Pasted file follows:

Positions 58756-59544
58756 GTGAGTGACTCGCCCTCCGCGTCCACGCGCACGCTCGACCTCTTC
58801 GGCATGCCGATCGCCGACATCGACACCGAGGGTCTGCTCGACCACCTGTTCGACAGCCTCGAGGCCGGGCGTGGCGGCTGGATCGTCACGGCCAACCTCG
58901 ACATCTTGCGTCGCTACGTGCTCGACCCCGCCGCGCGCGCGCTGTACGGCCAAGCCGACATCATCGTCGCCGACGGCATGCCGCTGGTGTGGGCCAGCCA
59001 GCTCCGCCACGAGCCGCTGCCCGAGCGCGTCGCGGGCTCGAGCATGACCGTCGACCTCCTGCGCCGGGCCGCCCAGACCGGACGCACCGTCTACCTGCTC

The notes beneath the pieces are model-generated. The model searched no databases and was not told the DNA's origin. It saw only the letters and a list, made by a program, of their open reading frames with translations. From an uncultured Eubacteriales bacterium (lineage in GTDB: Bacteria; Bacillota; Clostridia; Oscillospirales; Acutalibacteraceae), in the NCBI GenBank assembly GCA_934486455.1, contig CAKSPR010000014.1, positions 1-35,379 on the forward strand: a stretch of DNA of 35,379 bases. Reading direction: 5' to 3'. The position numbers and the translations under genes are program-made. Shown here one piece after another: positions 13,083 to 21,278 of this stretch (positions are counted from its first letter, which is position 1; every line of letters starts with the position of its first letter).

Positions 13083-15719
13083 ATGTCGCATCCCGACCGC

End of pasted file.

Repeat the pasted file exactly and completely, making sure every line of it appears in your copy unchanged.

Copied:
Positions 58756-59544
58756 GTGAGTGACTCGCCCTCCGCGTCCACGCGCACGCTCGACCTCTTC
58801 GGCATGCCGATCGCCGACATCGACACCGAGGGTCTGCTCGACCACCTGTTCGACAGCCTCGAGGCCGGGCGTGGCGGCTGGATCGTCACGGCCAACCTCG
58901 ACATCTTGCGTCGCTACGTGCTCGACCCCGCCGCGCGCGCGCTGTACGGCCAAGCCGACATCATCGTCGCCGACGGCATGCCGCTGGTGTGGGCCAGCCA
59001 GCTCCGCCACGAGCCGCTGCCCGAGCGCGTCGCGGGCTCGAGCATGACCGTCGACCTCCTGCGCCGGGCCGCCCAGACCGGACGCACCGTCTACCTGCTC

The notes beneath the pieces are model-generated. The model searched no databases and was not told the DNA's origin. It saw only the letters and a list, made by a program, of their open reading frames with translations. From an uncultured Eubacteriales bacterium (lineage in GTDB: Bacteria; Bacillota; Clostridia; Oscillospirales; Acutalibacteraceae), in the NCBI GenBank assembly GCA_934486455.1, contig CAKSPR010000014.1, positions 1-35,379 on the forward strand: a stretch of DNA of 35,379 bases. Reading direction: 5' to 3'. The position numbers and the translations under genes are program-made. Shown here one piece after another: positions 13,083 to 21,278 of this stretch (positions are counted from its first letter, which is position 1; every line of letters starts with the position of its first letter).

Positions 13083-15719
13083 ATGTCGCATCCCGACCGC